Jennings' strength is his ability to make yards after the catch. He is an elusive runner in the open field with deceptive speed. This is the main reason why he averages 16.2 yards per catch for his career despite not being known as a downfield receiver.

    Jennings' large yardage totals are all the more impressive because he plays in a spread offense, where the quarterback shares the ball around to all his receivers.

    2010 stats: 1,265 yards, 76 receptions, 16.6 yards per catch, 12 TDs

2. Roddy White: Atlanta Falcons

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    Streeter Lecka/Getty Images

    Roddy White has become one of the best wide receivers in the league after looking like a bust at the start of his career.

    After amassing 59 catches for 950 yards and three touchdowns in his first two seasons, White showed the league why he was drafted in the first round. He now has four consecutive seasons in which he has averaged 1,281 yards, 93 catches, 8.5 touchdowns and 13.8 yards per catch.

    White is a player who has developed very safe hands and who now runs precise routes. This added consistency combines with his body control, acceleration and leaping ability to make him a dangerous receiver. Although he is not as fast as the other elite wide receivers, White makes up for this with his great acceleration.

     

    White's game has also changed from being a deep threat to more of a possession receiver. However, he still has the ability to stretch the field vertically.

     

    2010 stats: 1,389 yards, 115 receptions, 12.1 yards per catch, 10 TDs

1. Andre Johnson: Houston Texans

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    Johnson showing great body controlBob Levey/Getty Images

    The amazing thing is that Johnson's last season was seen as a disappointment. However, posting back-to-back 100-catch and 1,500-yard seasons does that. In his defense, though, Johnson did miss three games and led the NFL in yards per game.

    Johnson is an imposing wide receiver and was one of the first new-style big targets. He weighs in at 225 lbs. and stands 6'3" tall. He also has a 41-inch vertical leap and 4.40 speed. He is a superb route runner who makes great cuts without losing any speed.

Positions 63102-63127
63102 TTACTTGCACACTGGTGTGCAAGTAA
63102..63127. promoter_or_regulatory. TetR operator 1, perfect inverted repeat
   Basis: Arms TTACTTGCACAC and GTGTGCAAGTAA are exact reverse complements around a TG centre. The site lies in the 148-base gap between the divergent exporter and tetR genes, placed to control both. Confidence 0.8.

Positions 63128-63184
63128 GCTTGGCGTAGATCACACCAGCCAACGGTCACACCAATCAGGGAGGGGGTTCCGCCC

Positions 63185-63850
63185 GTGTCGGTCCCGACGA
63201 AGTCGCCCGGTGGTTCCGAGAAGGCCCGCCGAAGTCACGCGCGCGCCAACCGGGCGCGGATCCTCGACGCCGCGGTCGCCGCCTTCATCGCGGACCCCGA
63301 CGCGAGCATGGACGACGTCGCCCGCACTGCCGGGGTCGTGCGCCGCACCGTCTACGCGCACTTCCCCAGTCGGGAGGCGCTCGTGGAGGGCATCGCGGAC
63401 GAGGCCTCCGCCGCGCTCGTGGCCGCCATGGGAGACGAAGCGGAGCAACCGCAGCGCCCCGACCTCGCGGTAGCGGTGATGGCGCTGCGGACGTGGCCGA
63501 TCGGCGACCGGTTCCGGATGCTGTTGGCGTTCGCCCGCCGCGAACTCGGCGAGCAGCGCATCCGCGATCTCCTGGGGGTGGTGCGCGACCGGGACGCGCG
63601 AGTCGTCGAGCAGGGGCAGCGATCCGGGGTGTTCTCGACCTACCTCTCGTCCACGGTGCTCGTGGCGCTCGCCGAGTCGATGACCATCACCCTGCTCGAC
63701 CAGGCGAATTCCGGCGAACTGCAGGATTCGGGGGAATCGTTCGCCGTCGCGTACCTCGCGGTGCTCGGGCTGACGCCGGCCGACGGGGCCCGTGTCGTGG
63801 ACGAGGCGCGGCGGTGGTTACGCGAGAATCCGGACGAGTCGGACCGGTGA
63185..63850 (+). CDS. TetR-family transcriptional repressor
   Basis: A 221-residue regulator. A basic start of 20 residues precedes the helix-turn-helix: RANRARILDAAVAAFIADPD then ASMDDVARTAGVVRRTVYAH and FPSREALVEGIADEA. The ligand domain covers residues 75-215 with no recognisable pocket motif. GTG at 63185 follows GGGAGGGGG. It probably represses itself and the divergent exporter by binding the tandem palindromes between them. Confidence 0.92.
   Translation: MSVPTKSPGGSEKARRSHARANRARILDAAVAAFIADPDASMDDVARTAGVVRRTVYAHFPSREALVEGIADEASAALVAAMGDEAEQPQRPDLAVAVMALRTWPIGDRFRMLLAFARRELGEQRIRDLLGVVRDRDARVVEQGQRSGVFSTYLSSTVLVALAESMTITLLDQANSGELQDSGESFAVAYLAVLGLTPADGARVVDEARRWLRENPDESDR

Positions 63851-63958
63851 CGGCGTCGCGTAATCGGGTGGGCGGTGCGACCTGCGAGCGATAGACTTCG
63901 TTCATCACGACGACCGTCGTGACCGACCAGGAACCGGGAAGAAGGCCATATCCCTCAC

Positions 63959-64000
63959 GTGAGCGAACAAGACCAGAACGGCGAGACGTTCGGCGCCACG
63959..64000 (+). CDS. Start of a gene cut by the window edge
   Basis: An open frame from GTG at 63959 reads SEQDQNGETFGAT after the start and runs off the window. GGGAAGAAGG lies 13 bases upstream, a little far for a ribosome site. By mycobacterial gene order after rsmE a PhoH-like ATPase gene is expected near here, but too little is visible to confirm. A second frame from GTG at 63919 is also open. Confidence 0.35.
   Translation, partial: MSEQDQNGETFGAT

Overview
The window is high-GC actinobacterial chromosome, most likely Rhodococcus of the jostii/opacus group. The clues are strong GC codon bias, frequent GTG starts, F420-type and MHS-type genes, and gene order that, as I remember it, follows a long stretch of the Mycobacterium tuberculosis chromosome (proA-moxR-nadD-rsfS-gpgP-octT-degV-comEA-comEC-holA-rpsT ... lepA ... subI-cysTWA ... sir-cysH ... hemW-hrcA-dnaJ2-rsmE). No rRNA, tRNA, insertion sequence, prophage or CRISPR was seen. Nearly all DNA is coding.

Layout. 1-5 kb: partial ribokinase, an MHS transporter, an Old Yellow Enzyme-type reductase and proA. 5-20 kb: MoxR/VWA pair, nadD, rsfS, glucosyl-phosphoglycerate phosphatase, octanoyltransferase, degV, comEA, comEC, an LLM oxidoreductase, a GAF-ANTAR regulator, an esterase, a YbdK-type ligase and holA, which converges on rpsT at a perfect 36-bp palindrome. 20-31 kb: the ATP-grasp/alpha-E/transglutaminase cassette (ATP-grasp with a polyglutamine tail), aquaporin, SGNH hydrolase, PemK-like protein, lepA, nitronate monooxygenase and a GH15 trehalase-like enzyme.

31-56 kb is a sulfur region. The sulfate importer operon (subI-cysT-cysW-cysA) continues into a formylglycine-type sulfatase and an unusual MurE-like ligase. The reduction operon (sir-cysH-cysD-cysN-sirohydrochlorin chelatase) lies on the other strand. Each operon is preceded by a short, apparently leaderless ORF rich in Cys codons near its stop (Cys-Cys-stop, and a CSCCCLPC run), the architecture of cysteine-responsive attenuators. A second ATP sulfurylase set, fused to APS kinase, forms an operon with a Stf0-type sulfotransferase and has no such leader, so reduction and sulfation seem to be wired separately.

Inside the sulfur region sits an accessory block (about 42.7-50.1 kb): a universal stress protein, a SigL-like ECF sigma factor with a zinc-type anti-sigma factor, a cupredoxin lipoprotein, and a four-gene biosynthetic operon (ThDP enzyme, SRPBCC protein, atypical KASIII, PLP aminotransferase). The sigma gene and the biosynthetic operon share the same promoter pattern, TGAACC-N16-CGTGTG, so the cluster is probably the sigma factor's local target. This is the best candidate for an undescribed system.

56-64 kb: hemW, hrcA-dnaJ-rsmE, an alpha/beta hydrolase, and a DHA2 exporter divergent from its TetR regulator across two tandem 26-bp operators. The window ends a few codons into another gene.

He has very safe hands and wins jump ball contests no matter who is covering him. He also makes yards after the catch with regularity by taking advantage of his size advantage over defensive backs.

    The real reason why Johnson is so great is that he operates as both a deep threat wide receiver and a possession receiver. This is what makes him the best receiver in the league.

    2010 stats: 1,216 yards, 86 receptions, 14.1 yards per catch, eight TDs

The Second Tier: The Best of the Rest

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    Christian Petersen/Getty Images

    Larry Fitzgerald

    There is no doubt that, with a better quarterback, Fitzgerald would have posted far better statistics and probably been in the top five wide receivers in the league. He still possesses the safest hands in the NFL, runs great routes and is surprisingly athletic. Next season with a new quarterback he may be back to his best.

     

    Brandon Lloyd

    Lloyd has finally started performing as he should have all his career. This year he led the league in yards and also posted 18.8 yards per catch and 11 touchdowns. He may not be the fastest guy out there, but he has a penchant for athletic catches. He is not a good route runner but was really effective last season. We will see whether this was a flash in the pan or a sign of things to come.

     

    Hakeem Nicks

    Hakeem Nicks recorded the fifth most yards per game and was on track to being the best overall performer for the season. He still recorded 11 touchdowns and caught 79 passes. He is a big target who can make yards after the catch and drops very few passes.